April 23, 2007



Teacher Merit Pay Systems Involve Tough Choices

Report cautions policy makers against simplistic pay solutions


Contact: Teri Battaglieri (248)444-7071;

                Debbi C. Harris (850)445-1306;


EAST LANSING, Mich., April 23, 2007 – Merit pay systems for teachers, although currently enjoying renewed popularity with policy makers, are not a panacea according to a new policy brief released today by the Great Lakes Center for Education Research and Practice (GLC).


The brief, “Promises and Pitfalls of Alternative Teacher Compensation Approaches,” is by Debbi C. Harris, Ph.D and is one in a series of briefs on education issues funded by the GLC.


In her brief, Harris explores the three main types of teacher compensation systems used in the U.S. They are the uniform salary schedule which is used in most districts, as well as two types of merit-pay systems: performance-based and outcome-based. She notes that though there are advantages to each approach, there are also adverse, often unintended, consequences to each system as well.


In contrast to the uniform salary schedule that rewards years of experience and additional education for teachers, merit pay programs are typically structured to reward teacher behaviors and activities that are believed to be associated with higher student achievement, or to reward outcomes, usually measured by students’ test scores.


Recently, several states have instituted statewide merit pay plans, and the federal government is offering grants to implement such plans. Various districts also have noteworthy merit pay plans. Harris, however, describes a troubled history for merit pay plans, which have surfaced repeatedly over the last century, only to be discontinued over time.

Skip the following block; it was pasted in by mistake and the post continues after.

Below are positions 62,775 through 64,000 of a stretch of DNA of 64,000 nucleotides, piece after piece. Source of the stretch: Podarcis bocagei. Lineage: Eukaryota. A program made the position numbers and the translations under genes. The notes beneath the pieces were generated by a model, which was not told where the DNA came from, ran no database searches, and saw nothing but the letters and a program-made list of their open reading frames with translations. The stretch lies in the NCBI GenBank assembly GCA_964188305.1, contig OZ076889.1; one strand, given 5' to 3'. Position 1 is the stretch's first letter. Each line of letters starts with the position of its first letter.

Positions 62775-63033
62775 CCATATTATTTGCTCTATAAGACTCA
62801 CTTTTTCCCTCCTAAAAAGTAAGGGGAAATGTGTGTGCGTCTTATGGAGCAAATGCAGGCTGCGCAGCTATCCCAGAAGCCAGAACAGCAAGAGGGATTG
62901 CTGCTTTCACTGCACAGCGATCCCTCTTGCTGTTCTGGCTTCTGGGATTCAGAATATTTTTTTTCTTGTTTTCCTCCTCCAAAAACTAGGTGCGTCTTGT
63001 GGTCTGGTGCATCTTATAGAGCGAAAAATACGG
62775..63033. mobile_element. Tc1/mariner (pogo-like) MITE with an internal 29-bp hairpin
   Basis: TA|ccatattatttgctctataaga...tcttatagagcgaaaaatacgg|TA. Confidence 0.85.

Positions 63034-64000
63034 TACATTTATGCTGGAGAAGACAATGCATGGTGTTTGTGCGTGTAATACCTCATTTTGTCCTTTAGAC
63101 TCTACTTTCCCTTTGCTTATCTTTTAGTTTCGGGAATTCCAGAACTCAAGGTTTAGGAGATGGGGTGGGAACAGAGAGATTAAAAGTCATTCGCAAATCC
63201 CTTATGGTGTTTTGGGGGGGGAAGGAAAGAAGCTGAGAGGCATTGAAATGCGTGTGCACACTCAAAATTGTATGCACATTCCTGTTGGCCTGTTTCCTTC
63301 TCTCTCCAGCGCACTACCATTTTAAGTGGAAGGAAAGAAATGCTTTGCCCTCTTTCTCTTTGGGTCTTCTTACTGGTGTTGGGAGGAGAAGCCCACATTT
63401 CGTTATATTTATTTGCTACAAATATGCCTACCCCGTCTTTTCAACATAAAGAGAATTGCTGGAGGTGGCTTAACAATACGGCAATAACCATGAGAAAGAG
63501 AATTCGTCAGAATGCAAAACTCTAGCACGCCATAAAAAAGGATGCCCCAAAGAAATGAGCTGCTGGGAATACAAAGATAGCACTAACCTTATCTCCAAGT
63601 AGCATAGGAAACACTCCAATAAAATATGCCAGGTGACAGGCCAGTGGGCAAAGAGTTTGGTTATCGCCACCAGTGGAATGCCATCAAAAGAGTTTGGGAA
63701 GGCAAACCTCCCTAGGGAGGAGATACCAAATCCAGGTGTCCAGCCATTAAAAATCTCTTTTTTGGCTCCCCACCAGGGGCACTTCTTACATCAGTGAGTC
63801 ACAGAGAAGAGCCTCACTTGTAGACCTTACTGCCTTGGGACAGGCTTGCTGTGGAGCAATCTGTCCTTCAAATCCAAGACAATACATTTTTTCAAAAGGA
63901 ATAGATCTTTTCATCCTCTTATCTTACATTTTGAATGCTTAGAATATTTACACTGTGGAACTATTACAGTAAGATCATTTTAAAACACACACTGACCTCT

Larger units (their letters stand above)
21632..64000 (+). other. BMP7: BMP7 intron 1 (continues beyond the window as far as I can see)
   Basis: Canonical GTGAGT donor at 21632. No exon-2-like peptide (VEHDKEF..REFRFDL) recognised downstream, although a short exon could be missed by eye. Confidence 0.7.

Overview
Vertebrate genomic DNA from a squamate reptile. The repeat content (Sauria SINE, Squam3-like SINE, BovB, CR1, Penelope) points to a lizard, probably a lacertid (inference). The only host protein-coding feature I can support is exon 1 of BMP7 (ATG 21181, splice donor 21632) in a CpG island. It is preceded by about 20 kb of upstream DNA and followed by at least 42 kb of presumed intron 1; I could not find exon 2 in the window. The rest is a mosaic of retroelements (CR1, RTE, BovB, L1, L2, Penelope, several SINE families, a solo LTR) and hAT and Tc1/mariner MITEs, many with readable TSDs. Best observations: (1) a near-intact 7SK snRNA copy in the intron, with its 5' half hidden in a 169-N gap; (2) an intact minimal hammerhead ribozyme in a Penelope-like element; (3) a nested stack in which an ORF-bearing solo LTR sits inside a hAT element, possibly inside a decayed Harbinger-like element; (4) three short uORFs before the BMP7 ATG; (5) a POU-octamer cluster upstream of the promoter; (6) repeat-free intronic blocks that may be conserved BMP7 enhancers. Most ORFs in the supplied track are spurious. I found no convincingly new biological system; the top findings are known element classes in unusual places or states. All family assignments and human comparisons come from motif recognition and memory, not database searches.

Harris’s policy brief does not endorse any particular compensation system, and it carefully explains each system’s strengths and weaknesses. In addition, Harris makes specific recommendations to policy makers interested in restructuring teacher pay systems.


Particularly important, says Harris, is that policy makers must fully account for the inevitable complexity, costs and tradeoffs of any particular compensation system.


The full policy brief is available at


The mission of the Great Lakes Center for Education Research and Practice is to identify, develop, support, publish and widely disseminate empirically sound research on education policy and practices designed to improve the quality of public education for all students within the Great Lakes Region. 

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